The term “Indo-Pacific” has become an analytical hot potato. U.S. strategists and political leaders (including then-Secretary of State Hillary Clinton) have increasingly used the term to describe the set of strategic relationships that structure behavior in from the Eastern Indian Ocean into the Western Pacific. The term effectively puts China, India, Japan, Australia, and the United States is the same geostrategic orbit, a move which would seem to work to the benefit of the United States.
The term was found in print in contemporary usage in 1993 (and again by Gurpreet S. Khurana in 2007), to describe the increasingly dense nature of maritime networks of trade and contact in the Indian and Pacific Oceans. U.S. policymakers began to adopt the term more widely in the last decade, in large part because the “Indo” half of Indo-Pacific draws India into a strategic relationship with China, Japan, Australia, and the United States. U.S. policymakers (and to an extent their Japanese counterparts) foresaw growing strategic tension between New Delhi and Beijing, and sought to make India a counterweight to the growing power of China.
But simply because the term has utility to a specific political viewpoint does not necessarily mean we should adopt it, especially given the concept’s potential for shifting the terms of the debate on power in the Indian and the Pacific. There are a few markers that we might use to consider the legitimacy of a regional definition.
Economics is potentially an obvious marker; is the trade of a region sufficiently tied together that individuals, businesses, and governments make economic decisions in light of how others in the region behave? But trade has tied regional economies together since ancient times; it is not useful to lump Caesar’s Rome and Han China into a “region” simply because they engaged in long range exchange of goods. And as technology has radically reduced the cost of transport, individual economic decisions increasingly have global impact.
Social or civilizational ties may also be a marker of a region; languages, religions, and cultures tend to tie societies together, and bind them to one another. Self-awareness of civilizational similarity (modern Europe, for example) can vary a great deal, but regionally coherent groups of people can sometimes self-identify with a common civilizational heritage. But even within regions, a shared sense of identity may create conflict, as was the case in the 20th century in both Europe and Asia. Intra-civilizational (to borrow from Huntington) conflicts inevitably became trans-regional, trans-civilizational wars.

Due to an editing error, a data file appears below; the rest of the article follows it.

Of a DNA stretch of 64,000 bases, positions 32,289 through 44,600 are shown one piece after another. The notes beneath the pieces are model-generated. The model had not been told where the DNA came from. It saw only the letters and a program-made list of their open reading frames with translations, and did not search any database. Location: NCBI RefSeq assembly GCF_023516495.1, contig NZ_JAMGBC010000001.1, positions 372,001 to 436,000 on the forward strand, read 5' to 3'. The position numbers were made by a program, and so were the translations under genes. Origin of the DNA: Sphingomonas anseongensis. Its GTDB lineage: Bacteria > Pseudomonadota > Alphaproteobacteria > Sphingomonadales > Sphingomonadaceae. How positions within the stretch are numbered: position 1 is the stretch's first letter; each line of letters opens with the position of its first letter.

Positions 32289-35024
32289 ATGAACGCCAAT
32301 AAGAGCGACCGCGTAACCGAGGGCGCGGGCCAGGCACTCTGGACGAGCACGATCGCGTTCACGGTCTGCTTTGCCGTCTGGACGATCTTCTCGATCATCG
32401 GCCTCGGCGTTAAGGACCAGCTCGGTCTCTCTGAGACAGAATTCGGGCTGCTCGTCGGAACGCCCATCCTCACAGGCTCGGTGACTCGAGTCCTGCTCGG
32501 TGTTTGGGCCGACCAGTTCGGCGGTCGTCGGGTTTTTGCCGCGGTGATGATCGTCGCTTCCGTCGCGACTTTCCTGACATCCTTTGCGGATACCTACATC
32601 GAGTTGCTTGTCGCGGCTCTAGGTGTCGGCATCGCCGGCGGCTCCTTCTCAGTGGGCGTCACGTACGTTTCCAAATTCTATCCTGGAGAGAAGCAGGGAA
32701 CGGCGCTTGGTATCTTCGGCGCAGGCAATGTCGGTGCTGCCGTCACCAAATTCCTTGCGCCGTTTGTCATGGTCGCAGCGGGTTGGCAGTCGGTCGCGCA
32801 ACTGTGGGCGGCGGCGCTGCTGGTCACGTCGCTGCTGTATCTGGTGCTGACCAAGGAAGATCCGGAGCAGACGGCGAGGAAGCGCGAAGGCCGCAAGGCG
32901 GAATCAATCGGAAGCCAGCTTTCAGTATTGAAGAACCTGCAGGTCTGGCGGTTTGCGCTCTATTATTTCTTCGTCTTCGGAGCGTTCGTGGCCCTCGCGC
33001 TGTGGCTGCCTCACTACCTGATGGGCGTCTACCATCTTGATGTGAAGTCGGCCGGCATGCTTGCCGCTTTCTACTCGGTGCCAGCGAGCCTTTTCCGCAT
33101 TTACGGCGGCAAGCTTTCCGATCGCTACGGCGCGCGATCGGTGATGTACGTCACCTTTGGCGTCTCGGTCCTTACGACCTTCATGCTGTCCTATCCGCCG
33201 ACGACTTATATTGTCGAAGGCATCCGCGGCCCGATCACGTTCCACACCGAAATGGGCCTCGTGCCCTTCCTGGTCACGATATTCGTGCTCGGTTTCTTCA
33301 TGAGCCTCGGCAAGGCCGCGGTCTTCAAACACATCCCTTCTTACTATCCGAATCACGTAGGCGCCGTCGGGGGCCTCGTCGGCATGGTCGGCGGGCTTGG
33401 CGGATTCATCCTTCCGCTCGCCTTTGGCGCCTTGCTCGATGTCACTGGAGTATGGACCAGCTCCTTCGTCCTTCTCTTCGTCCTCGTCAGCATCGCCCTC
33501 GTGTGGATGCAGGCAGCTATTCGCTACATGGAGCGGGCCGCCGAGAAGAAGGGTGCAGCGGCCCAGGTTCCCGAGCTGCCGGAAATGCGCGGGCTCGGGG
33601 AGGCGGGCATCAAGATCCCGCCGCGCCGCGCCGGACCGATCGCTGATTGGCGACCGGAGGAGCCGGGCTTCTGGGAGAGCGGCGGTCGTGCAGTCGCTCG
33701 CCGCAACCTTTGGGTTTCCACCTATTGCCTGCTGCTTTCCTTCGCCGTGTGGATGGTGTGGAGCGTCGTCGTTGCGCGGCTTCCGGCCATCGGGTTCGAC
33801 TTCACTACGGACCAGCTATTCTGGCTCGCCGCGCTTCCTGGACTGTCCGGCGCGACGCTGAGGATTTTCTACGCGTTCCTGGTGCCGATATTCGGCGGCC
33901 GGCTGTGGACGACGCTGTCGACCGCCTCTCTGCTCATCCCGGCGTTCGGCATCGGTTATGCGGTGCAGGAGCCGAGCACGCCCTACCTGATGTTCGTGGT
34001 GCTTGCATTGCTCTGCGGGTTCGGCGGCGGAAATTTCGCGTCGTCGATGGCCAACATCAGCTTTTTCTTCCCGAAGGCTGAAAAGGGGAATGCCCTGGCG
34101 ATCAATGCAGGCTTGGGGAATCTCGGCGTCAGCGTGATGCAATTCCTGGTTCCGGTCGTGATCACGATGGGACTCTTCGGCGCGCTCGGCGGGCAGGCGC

Technology has an impact on both of these, as well as the military dimension. New technologies can reduce transport time (affecting economic decisions), increase the density of communication (producing new sense of community), and increase the lethal ranges of weapon systems. Arguably, the advent of the ICBM and the transcontinental strategic bomber rendered distance irrelevant to the United States and the Soviet Union, at least in strategic terms. And the ability of the major military organizations in the Indian and Pacific regions to strike at long range and with great precision certainly expands the operational
It is under these terms that we can at least begin to think about what the Indo-Pacific is, and whether it constitutes a useful analytical unit. What nearly all of these metrics suggest is that the analytical creation of a geostrategic region (which is to say the introduction of terminology that allows us to include a specific group of actors) is considerably easier to defend in the context of massive technological change than it was even 30 or 40 years ago. And given that China, Japan, and India recognize each other as relevant strategic actors (the decisions of the one affect the decisions of the others) an analytical grouping makes sense.
But before U.S. analysts embrace the term, they might ponder a question for the future: “How does the United States fit into the Indo-Pacific?”